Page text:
As an attempt to organize the design space of location-aware community systems, a framework has been proposed by Jones, Grandhi, Whittaker, Chivakula, and Terveen (2004). They have studied the relationship between places and people’s information needs, and argue for place as a first-class object in location-aware systems, based on work mainly in environmental psychology. In a qualitative study, they examined the relationship between place and information needs, and the relationship between place-types and informal social communication, specifically information used to locate others and information providing one’s own location. Their main focus was to find reliable links among places, activities and information needs in order to improve contextual awareness in a system. The framework proposed for organizing the design space of location-aware community systems is in the form of a 2 x 2 matrix. One dimension differentiates between people-centered techniques, which use location to support interpersonal awareness and communication, and place-centered techniques, which use location to provide place-specific information to aid navigation or decision-making. The other dimension differentiates between synchronous location awareness, based on current location data, and asynchronous location awareness, using historical accounts of location. It is important to note that the conception of place suggested here is user-centric, focusing on the relations between place and everyday activities from a user perspective – e.g., an office, home, coffee shop, museum, school, etc. – thus, referring to typological rather than specific places.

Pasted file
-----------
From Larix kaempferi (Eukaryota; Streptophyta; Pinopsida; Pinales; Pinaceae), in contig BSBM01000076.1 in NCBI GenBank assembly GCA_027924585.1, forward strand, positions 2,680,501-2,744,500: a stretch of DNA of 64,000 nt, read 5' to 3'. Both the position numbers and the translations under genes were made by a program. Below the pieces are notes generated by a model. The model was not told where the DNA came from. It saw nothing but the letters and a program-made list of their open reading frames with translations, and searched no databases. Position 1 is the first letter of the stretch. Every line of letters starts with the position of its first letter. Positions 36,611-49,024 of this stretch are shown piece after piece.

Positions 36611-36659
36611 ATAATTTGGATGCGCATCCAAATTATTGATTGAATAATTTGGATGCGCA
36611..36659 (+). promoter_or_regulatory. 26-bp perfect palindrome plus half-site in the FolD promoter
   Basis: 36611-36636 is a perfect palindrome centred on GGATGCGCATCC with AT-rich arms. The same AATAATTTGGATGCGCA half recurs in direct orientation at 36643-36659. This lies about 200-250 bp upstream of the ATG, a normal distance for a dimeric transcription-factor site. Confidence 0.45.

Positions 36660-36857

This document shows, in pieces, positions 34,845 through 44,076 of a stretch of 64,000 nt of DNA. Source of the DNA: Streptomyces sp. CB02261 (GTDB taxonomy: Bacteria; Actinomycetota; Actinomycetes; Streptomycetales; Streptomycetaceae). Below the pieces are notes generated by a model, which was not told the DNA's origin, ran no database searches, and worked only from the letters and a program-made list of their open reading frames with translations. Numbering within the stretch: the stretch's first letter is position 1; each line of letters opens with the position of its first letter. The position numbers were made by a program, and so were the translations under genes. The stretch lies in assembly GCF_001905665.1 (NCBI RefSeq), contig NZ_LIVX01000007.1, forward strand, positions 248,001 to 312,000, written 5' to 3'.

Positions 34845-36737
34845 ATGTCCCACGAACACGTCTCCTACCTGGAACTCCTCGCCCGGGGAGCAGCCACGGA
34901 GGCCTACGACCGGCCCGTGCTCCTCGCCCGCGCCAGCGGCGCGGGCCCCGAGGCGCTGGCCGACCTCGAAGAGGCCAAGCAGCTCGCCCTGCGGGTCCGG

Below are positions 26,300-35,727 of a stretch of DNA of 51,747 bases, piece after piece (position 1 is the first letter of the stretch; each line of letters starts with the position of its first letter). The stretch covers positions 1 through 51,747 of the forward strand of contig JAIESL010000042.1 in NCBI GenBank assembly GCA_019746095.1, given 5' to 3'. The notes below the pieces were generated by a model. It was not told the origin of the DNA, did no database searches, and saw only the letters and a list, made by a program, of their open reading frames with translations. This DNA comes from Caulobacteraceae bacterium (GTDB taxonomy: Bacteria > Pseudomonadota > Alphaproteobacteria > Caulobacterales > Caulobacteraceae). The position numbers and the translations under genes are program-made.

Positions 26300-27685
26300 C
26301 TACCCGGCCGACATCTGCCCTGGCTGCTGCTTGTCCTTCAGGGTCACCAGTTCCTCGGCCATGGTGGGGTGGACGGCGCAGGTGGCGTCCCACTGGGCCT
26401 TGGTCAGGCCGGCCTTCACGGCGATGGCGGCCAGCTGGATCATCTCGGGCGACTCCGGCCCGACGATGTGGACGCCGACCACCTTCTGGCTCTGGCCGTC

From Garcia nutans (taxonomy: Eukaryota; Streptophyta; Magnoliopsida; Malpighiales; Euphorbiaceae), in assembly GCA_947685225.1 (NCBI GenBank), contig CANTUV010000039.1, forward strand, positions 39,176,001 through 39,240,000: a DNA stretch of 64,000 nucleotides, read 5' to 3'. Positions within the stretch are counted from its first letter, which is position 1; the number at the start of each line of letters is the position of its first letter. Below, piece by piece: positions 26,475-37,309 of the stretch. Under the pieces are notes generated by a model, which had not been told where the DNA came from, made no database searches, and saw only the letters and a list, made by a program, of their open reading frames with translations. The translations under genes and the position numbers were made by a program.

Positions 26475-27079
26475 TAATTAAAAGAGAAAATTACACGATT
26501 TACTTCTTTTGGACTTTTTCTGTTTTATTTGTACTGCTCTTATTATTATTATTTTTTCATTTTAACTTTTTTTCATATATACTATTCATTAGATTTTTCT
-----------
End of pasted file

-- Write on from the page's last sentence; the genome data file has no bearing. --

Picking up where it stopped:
To conclude, by restricting the scope of design to information content and efficient matching of broad user needs, current research on location-aware systems typically assumes a design perspective that is user-centric rather than place-centric. Even considering that systems that deliver information based on location combined with other contextual information have become quite sophisticated, as is true of the Magitti system (Belotti et al., 2008), arguably, the increased connectivity, mobility and computing power of today’s mobile IT users warrant a deeper exploration of place as a wider understanding of use contexts. Ethnographic approaches have successfully been applied in developing designs for work settings as well as for the home. As the use of digital systems and services in public space is increasing, current approaches need to be adapted and new approaches developed for public use contexts, informed by other fields, such as human geography, that have developed substantial understanding of the concepts of space and place. The user-centric perspective and lack of contextual grounding in functions and services offered by current location-aware systems motivate the exploration of a place-centric perspective for the design of digital systems and services. From this perspective, the scope of design is not restricted to the delivery of place-specific information content, but includes explicitly grounding the design of system functionality in the social and cultural practices of a particular place. As wireless communication infrastructure is increasingly becoming an inherent part of the urban environment, it does not seem far-fetched to envision a subset of the digital information services using this infrastructure as emanating from the particular social and cultural practices of a specific urban setting rather than from the generic needs of mobile users. In the following section, attention will be directed to the potential of digital systems and services designed from a place-centric perspective, based on qualitative studies that use specific places as a grounding for design, and place-specific computing will be introduced as a label for such a class of digital designs.